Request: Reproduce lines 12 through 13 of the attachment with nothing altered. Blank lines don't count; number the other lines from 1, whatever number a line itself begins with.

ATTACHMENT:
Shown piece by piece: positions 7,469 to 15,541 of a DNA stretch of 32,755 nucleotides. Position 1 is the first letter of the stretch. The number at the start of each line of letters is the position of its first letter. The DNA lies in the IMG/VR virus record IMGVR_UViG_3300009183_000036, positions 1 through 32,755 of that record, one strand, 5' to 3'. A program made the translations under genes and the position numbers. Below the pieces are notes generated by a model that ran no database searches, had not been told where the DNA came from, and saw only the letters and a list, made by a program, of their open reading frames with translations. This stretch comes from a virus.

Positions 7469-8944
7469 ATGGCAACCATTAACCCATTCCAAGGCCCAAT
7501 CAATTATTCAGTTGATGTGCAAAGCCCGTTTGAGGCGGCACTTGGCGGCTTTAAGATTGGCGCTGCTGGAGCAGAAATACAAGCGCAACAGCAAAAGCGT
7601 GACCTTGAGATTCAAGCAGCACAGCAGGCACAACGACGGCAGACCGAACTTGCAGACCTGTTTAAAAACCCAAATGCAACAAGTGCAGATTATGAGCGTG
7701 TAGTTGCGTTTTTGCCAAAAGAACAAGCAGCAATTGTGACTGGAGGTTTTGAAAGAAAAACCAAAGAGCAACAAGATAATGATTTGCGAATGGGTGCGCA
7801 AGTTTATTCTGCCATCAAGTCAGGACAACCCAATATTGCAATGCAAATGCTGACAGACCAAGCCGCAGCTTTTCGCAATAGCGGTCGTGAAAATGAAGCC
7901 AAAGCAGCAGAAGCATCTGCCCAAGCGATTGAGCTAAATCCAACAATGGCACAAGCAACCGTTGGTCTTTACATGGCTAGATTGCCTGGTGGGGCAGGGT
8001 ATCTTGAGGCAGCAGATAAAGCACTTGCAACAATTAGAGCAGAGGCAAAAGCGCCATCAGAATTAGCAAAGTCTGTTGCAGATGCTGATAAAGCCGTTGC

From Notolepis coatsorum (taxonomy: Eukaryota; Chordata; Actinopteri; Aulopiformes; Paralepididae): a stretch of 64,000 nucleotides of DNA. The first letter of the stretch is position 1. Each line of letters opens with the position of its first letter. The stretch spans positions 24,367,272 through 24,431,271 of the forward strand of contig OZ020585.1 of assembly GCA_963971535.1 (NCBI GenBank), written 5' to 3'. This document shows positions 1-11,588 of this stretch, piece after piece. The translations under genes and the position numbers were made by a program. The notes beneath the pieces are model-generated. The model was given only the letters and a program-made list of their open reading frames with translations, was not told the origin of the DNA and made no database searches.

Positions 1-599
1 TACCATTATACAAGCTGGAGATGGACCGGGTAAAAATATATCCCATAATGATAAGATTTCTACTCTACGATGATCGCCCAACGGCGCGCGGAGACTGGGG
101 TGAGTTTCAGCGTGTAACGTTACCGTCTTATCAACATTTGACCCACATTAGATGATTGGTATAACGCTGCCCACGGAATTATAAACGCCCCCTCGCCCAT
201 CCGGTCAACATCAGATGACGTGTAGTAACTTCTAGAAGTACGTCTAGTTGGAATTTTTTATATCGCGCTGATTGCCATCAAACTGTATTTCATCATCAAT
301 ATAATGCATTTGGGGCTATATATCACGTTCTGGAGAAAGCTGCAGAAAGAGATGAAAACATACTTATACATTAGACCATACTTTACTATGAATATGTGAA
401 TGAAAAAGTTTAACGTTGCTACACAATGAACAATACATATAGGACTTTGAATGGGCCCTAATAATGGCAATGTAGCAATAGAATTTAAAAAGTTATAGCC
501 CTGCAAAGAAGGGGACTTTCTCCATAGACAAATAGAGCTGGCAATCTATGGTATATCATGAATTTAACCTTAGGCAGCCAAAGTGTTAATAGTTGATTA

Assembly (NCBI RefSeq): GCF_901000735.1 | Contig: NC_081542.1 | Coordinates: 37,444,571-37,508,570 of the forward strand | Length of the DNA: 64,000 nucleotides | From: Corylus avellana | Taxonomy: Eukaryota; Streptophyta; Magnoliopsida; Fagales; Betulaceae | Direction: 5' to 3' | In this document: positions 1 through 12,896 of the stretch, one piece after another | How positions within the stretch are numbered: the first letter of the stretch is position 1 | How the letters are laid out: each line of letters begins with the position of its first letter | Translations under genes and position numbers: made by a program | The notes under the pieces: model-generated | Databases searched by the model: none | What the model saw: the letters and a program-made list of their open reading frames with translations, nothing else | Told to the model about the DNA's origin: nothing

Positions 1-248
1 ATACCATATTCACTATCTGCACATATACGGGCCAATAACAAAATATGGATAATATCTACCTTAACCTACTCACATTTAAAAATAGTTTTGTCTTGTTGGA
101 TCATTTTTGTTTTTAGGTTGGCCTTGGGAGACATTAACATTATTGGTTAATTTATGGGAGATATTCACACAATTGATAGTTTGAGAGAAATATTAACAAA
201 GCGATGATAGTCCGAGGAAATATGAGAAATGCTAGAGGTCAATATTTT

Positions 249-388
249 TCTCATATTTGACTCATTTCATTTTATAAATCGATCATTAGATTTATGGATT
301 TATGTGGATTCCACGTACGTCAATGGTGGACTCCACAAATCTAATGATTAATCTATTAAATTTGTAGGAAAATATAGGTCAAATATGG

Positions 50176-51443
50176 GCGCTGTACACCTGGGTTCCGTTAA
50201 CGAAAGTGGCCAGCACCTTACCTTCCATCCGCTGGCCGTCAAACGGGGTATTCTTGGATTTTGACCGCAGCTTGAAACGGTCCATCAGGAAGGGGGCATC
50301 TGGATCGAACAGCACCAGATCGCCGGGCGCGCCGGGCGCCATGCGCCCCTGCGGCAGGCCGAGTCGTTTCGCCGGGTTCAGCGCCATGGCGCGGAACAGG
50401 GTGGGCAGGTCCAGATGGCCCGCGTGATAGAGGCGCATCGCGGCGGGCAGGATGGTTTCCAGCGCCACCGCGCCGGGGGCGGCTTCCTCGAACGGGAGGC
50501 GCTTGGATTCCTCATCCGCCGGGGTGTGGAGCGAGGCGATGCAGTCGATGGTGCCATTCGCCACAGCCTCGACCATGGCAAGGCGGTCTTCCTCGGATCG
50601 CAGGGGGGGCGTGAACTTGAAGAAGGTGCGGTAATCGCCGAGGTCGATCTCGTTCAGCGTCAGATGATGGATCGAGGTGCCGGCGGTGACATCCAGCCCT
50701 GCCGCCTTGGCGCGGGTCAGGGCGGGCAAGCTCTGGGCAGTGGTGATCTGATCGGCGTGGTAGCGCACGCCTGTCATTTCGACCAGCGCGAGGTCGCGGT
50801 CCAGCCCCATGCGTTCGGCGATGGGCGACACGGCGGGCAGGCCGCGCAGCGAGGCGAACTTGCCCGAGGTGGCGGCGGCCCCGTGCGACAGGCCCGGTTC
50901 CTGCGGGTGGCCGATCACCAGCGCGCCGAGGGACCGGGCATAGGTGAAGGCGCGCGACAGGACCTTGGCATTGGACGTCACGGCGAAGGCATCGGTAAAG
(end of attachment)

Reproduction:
1 TACCATTATACAAGCTGGAGATGGACCGGGTAAAAATATATCCCATAATGATAAGATTTCTACTCTACGATGATCGCCCAACGGCGCGCGGAGACTGGGG
101 TGAGTTTCAGCGTGTAACGTTACCGTCTTATCAACATTTGACCCACATTAGATGATTGGTATAACGCTGCCCACGGAATTATAAACGCCCCCTCGCCCAT